Of course, the resident was correct. Our lunch conversation made a potentially long and hazardous hospitalization much shorter and with a great outcome for the patient.
As I think about diagnostic dilemmas, I realize that I often “run the story” by colleagues, residents and even students. Sometimes the process of telling the story helps me better understand; sometimes the listener asks a key question; often the listener expands the differential diagnosis.
A couple of months ago, a former student (now an intern) approached me after a teaching conference. He wanted to share a patient story to see if I had any good ideas. His resident and he told me the story. In that instance, I had the proper knowledge to help, and once again the patient benefited.
In both cases, I have told the stories multiple times since. In the first case, most physicians go down the same paths that we originally did. Yesterday, I presented the story to a chief medical resident who had seen a similar patient as a student. He got the answer immediately.
For the second case, few people know the information that allowed me to point the team in the right direction. The presentation was 1 that I particularly had thought about and studied because I have a passion for acid-base and electrolytes.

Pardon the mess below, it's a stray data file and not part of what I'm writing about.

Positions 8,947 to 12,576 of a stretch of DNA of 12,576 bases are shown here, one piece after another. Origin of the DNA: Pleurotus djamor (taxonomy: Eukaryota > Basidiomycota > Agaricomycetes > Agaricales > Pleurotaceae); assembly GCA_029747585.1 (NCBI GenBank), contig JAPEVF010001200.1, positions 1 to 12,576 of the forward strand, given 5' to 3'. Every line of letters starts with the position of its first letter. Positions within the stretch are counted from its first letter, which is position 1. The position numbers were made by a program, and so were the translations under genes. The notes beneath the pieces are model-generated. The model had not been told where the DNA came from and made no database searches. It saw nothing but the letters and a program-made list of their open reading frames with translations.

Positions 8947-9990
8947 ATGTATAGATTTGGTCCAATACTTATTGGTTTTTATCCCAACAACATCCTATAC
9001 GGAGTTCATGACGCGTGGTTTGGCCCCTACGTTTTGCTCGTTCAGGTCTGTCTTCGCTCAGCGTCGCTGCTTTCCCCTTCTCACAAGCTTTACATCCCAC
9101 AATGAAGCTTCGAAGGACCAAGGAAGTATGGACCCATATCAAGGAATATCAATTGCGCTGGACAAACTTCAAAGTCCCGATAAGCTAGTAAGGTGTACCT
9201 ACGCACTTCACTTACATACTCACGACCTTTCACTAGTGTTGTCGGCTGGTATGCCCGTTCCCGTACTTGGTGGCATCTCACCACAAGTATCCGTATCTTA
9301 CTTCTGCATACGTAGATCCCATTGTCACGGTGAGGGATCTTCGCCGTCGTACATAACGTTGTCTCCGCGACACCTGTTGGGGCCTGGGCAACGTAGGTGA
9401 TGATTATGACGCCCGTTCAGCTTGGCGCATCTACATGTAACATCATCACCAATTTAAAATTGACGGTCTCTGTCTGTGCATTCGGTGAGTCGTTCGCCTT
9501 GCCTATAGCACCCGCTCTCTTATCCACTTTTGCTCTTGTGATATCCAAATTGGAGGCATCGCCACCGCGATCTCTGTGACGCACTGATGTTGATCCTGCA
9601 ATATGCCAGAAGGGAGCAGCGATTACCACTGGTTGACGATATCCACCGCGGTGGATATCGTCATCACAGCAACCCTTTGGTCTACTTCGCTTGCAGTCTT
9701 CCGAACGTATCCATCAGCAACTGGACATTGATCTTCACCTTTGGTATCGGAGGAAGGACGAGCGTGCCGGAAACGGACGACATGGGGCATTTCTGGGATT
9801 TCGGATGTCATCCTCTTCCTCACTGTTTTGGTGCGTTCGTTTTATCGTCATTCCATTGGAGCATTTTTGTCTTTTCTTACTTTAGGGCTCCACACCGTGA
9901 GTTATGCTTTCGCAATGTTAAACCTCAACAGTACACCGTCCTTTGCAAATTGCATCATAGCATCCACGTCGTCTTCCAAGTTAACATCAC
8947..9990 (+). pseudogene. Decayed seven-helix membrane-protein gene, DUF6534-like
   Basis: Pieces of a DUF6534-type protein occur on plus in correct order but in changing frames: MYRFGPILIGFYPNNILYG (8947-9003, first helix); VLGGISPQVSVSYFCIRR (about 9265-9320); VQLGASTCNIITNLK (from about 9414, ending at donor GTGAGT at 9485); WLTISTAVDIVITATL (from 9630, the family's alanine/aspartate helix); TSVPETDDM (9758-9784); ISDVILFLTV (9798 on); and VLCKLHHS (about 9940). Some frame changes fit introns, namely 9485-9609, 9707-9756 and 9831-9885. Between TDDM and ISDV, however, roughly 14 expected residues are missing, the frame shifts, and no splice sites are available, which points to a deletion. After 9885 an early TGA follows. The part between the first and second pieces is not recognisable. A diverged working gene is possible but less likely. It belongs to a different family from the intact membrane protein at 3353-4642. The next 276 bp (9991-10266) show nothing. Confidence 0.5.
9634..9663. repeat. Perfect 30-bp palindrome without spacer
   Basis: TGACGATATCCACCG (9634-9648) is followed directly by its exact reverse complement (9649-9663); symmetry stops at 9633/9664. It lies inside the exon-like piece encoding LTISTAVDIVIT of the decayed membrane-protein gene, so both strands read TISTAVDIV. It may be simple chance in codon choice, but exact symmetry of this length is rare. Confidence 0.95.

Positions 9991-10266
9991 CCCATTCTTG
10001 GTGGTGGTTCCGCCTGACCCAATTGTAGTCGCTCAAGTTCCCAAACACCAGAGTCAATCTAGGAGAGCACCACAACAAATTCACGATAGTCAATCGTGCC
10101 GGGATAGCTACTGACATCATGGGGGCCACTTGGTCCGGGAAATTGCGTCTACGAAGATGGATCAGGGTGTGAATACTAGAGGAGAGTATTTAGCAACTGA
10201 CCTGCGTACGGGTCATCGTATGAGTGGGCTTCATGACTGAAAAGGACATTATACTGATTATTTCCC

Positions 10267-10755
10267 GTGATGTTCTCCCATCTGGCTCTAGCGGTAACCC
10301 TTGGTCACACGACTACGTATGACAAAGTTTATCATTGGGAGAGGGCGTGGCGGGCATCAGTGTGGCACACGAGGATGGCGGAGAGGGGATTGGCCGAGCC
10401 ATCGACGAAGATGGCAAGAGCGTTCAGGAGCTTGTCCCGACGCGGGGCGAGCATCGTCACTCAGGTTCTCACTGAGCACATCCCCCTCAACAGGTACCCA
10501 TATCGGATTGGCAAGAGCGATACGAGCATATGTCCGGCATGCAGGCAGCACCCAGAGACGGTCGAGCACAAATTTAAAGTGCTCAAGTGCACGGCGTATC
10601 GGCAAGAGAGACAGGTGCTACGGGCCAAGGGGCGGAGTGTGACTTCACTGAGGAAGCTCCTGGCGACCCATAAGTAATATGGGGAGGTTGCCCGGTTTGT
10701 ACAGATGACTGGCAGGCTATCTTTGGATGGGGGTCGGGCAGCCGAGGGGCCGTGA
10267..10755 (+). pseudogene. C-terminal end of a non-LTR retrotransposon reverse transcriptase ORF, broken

Our sports role models should not be individual sport champions, but rather the “glue guys” in team sports. ”Glue guys” strive at all times to do whatever is necessary to help the team. The enemy is ignorance of the correct diagnosis. Victory is getting to the proper diagnosis. We cannot afford to have ego about how we get there, rather we must take advantage of interpersonal “crowd sourcing” if that helps the patient.
db is the nickname for Robert M. Centor, MD, FACP. db stands both for Dr. Bob and da boss. He is an academic general internist at the University of Alabama School of Medicine, and is the Regional Associate Dean for the Huntsville Regional Medical Campus of UASOM. He still makes inpatient rounds over 100 days each year. This post originally appeared at his blog, db's Medical Rants.
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- The high cost of high cost
- Mammograms: find your sanity
- So not a provider: part deux
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Members of the American College of Physicians contribute posts from their own sites to ACP Internistand ACP Hospitalist. Contributors include:
Albert Fuchs, MD, FACP, graduated from the University of California, Los Angeles School of Medicine, where he also did his internal medicine training. Certified by the American Board of Internal Medicine, Dr. Fuchs spent three years as a full-time faculty member at UCLA School of Medicine before opening his private practice in Beverly Hills in 2000.
And Thus, It Begins